JWG via DTN 15 January 2023 JT and Rae have been reading the tar baby saga and are trying hard…
Andrea Mandel Campbell
April 22, 2008
We sympathize with Andrea’s argument, however must point out that we also believe that William Marsden’s excellent “Stupid to the last drop” bears on business and public policy, and we are delighted by the news that “[the] Critic of oilsands wins business book award — Montreal journalist William Marsden wins $20,000 prize”
The first B stands for ‘Bogus’
Andrea Mandel Campbell
(National Post) I must admit, I was a little disappointed that my book, Why Mexicans Don’t Drink Molson, didn’t make the shortlist for the National Business Book Awards announced this month. After all, it has been nominated for two other big prizes.
Now, I agree, just because I’ve spent the last year travelling nonstop, speaking to various business groups across the country, participating in government policy retreats and guest lecturing at some of the country’s leading business schools, doesn’t mean my book deserves a prize. But, as I read over the five nominees for the 2007 National Business Book Award, I can’t help noticing that there aren’t, well, any actual business books on the list.
For starters, Don Tapscott’s internationally acclaimed Wikinomics, about how Internet collaboration can increase product and service innovation, isn’t on the list either. Nor are any number of Canadian books, from billionaire entrepreneur Seymour Schulich’s tough love guide, Get Smarter, to Richard Haskayne’s Northern Tigers or The Opposable Mind by Roger Martin, dean of University of Toronto’s Rotman School of Management.
If none of these books are on the list, pray tell, then what is? Well, there’s a book about the court battle over Lord Beaver-brook’s art collection, and another on the role of guns in pop culture (yes, that’s right). Then there’s the subtly titled Stupid to the Last Drop, about the environmental Armageddon being wrought by the Alberta oil sands, followed by another environmental treatise about ecopioneers in 10 countries, which I am sure is very inspiring. And of course, the list would not be complete without the Canadian anti-capitalist poster girl, Naomi Klein, and her book, Shock Doctrine.
I am sure these are all fine books in their own way. But may I ask: Are they business books? You know, the kind that foment a sophisticated debate about the latest trends, ideas and thinking that are relevant to business. Not as far as I can tell, unless you include the 1960s-style rework of the Das Kapital genre.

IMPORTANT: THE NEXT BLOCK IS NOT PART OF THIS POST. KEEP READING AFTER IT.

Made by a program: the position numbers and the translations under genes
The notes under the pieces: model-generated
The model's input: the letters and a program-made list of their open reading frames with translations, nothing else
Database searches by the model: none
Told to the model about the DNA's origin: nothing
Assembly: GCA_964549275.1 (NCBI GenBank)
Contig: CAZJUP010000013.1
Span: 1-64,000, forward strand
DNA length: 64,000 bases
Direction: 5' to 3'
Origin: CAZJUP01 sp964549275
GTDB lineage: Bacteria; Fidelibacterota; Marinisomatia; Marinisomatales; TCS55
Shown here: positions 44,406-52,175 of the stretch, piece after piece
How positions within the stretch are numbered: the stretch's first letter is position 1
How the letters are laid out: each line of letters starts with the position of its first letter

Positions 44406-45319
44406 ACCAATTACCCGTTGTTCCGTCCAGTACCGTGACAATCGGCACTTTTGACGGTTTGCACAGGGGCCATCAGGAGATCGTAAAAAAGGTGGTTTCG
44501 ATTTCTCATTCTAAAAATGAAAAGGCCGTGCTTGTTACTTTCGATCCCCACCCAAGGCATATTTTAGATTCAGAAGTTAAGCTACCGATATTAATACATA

In fact, not one of the nominees is even found in the business section at Chapters bookstore. Rather, they are variously categorized under cultural studies, biography and history and political science.
How did it happen that the shortlist for this country’s self-described “most prestigious” business book award, sponsored by PricewaterhouseCoopers and BMO Financial no less, looks like it came out of a university course on the Evils of Capitalism? If I were a conspiracy theorist like Naomi Klein, I would wonder whether this was an elaborate exercise on the part of Big Business to burnish its public relations credentials. But, alas, I am not.
So I decided to see who was on the jury. As it turns out, the five-member panel is made up of a librarian and president of something called Books for Business, two journalists (including CBC anchor Peter Mansbridge), and two kindly and long retired gentlemen: Bill Davis, a career politician and former Ontario premier who served as Canada’s Special Envoy on Acid Rain in the 1980s, and William Dimma, a career corporate director, and as far as I can tell, the only (very former) businessman of the bunch.
In case you don’t find anything particularly odd about this, let’s compare it to the Financial Times and Goldman Sachs Business Book of the Year Award.
Their 2007 panel included the CEOs and founders of some of the world’s leading companies –WPP, Infosys Technologies and Goldman Sachs. There was also a deputy governor of the Bank of England, a renowned trade and business professor at the Yale School of Management and the editor of the Financial Times, who, last I checked, writes about business for a living. What’s even more interesting is this year’s shortlist: Naomi Klein isn’t on it, but Don Tapscott sure is.
As far I knew, Canada was a member of the Group of Eight industrialized countries. You would think we could scare up a few heavy hitters — a couple of wildly successful businesspeople, a leading-edge academic thinker and maybe even a respected business journalist. The heads of PwC and BMO could even participate!
It is their award, after all.
For some reason, however, it seems there is a prevailing belief that businesspeople in this country can’t be trusted to have an adult conversation about business issues. Either that, or they just don’t have the cojones to take ownership of what is rightfully theirs.
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